- Villanova Says Inaccurate LSAT and GPA Data Were ‘Knowingly Reported’ to the ABA in Prior Years
Villanova Says Inaccurate LSAT and GPA Data Were ‘Knowingly Reported’ to the ABA in Prior Years
Posted Feb 4, 2011 5:52 PM CST
By Martha Neil
Updated: The new dean of Villanova University School of Law has informed the law school community in a letter that unidentified individuals at the school "knowingly reported" inaccurate admissions data to the American Bar Association for years prior to 2010.
In the letter, Dean John Gotanda says he became aware of the problem Jan. 20, 2011, when a special committee in charge of assessing the law school's academic success programs reported the inaccuracies to him.
He then immediately contacted the university's administration and general counsel, and a comprehensive internal investigation began, Gotanda writes. As part of the probe, the university brought in Ropes & Gray to audit the data.
A copy of the letter is provided by Above the Law.
Although the letter doesn't specify what admissions data, exactly, was fudged, a university spokesman tells the ABA Journal that "at this point it appears that it is limited to LSAT and GPA scores." The university is still investigating to "determine the whole nature and scope" of the problem, says Villanova spokesman Jonathan Gust, and he declined to speculate about why the inaccurate reporting to the ABA occurred.
Through Gust, the university provided the following written statement to the ABA Journal:
"Villanova University has learned that inaccurate admissions data was knowingly reported to the American Bar Association (ABA) by individuals at the Villanova Law School (VLS) for years prior to 2010.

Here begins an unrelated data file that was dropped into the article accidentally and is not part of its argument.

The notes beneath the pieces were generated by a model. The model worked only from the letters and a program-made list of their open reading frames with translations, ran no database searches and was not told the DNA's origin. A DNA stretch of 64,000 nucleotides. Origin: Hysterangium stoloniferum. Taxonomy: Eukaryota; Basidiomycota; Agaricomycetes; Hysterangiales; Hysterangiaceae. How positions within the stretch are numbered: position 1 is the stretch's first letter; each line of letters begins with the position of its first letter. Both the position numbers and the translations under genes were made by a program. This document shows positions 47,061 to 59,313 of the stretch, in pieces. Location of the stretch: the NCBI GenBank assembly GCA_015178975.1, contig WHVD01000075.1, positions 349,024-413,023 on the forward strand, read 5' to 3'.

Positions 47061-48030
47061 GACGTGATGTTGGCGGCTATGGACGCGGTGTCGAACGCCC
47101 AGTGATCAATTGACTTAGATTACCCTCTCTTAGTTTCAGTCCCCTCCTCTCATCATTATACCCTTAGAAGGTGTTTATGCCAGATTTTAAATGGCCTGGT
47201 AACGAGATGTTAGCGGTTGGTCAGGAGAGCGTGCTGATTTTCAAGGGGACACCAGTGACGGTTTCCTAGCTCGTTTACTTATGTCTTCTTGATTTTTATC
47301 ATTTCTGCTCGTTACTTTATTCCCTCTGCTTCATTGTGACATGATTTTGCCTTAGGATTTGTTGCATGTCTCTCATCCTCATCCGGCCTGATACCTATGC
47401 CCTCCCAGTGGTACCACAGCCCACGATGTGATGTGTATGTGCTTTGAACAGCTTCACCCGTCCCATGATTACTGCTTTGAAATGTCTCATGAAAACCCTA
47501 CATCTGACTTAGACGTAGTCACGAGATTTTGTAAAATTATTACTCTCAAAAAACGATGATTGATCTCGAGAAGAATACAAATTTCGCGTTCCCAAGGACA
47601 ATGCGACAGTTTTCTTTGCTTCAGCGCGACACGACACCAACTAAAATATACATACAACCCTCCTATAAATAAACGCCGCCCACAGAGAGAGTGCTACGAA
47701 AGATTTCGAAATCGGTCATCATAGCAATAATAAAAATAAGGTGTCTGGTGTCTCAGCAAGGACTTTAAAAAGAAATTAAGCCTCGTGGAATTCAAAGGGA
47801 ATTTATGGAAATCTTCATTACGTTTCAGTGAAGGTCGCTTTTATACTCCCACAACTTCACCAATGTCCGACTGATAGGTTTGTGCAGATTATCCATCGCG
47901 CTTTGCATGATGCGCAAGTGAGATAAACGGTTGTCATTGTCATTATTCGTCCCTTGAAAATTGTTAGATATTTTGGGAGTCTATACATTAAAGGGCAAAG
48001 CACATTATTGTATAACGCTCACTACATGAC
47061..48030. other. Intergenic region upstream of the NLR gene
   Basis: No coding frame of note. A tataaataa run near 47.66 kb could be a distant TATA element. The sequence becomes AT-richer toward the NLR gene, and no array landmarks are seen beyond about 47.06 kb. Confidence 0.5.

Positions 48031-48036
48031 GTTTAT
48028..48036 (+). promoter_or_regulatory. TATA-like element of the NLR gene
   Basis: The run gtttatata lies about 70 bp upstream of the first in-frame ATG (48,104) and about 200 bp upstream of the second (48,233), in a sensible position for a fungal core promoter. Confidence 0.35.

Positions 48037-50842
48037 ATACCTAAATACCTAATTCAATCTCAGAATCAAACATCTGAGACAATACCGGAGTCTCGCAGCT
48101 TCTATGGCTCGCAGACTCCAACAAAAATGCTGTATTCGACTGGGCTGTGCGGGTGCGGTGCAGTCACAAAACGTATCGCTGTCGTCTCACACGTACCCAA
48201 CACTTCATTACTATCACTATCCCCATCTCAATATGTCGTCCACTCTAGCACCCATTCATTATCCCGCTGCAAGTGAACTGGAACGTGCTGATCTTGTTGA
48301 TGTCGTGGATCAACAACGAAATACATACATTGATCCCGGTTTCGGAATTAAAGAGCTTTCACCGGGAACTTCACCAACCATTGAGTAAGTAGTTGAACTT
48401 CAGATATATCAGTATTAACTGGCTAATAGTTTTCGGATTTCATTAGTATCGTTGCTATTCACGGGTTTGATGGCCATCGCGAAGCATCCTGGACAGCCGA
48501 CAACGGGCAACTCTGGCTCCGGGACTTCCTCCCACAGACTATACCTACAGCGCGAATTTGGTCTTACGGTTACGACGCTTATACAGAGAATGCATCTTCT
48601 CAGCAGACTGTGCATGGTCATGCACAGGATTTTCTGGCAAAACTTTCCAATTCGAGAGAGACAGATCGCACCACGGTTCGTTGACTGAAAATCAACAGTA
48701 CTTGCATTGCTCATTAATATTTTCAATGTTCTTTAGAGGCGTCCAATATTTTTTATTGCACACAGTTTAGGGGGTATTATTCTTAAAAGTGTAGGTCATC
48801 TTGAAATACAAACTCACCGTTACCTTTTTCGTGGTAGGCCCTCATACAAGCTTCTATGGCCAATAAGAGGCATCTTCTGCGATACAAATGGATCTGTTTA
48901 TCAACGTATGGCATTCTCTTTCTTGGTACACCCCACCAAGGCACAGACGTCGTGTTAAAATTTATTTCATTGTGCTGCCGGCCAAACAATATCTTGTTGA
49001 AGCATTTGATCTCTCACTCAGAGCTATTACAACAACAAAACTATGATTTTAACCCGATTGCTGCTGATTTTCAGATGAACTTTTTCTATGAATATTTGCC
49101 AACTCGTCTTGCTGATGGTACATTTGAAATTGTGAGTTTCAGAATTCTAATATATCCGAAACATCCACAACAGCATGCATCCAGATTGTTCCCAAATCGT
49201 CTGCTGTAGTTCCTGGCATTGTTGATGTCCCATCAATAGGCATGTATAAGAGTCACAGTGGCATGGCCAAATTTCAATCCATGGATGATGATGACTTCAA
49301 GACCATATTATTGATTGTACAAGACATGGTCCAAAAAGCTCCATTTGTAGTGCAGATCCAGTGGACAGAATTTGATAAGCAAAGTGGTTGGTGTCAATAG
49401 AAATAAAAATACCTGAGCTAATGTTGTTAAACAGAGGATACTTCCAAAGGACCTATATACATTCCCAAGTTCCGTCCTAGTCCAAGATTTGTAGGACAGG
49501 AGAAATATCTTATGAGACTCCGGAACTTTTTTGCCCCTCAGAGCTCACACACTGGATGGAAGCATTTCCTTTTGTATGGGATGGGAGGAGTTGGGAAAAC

"Upon discovering data inaccuracies on January 20, 2011, the University promptly began a comprehensive internal investigation and commissioned an independent audit by a national law firm to determine the nature and scope of the reporting inaccuracies. The investigation and audit findings showed that the inaccuracies were knowingly reported to the ABA by individuals at VLS. The University takes this matter extremely seriously, and will hold those responsible accountable for their actions.
"Moving forward, the VLS admissions reporting process and organizational structure is being reconfigured as part of the University’s commitment to a reporting system which is above reproach. In the meantime, the university has confirmed that this year’s admissions data is correct. The University is working closely with the ABA, which is fully aware of this situation and Villanova’s committed response to it."
ABA consultant on legal education Hulett “Bucky” Askew confirms that Villanova has kept the ABA informed about the developing situation.
While any specific dealings with a law school are confidential on the ABA's side, Askew explains that law school questionnaires are relied on by the Accreditation Committee of the ABA Section of Legal Education and Admissions to the Bar in compiling data for the Official Guide to ABA-Approved Law Schools, which is jointly published by the ABA and the Law School Admission Council.
Computerized data from prior years can be revised online, he notes, but hard-copy issues of the Official Guide have already been published for prior years.
Asked by the ABA Journal whether an admissions data correction by Villanova's law school could raise an issue concerning the annual U.S. News & World Report law school rankings, research director Robert Morse said it has been the magazine's policy for many years not to revise previously published rankings.
"Beyond that, U.S. News will need to fully understand the entire Villanova Law School situation in more detail before we can make other comments," he said in an e-mail.
ABAJournal.com (July 2009): "Villanova Law Dean Resigns; Name Surfaces in Prostitution Probe"
ABAJournal.com (Oct. 2009): "Students Study Hardest at Villanova Law School, Survey Finds"
ABAJournal.com (Oct. 2010): "ABA Weighs Required Disclosure of Law School Job Stats, More Rigorous Reporting"
Last updated on Feb. 6 to include comment from Robert Morse of U.S. News & World Report.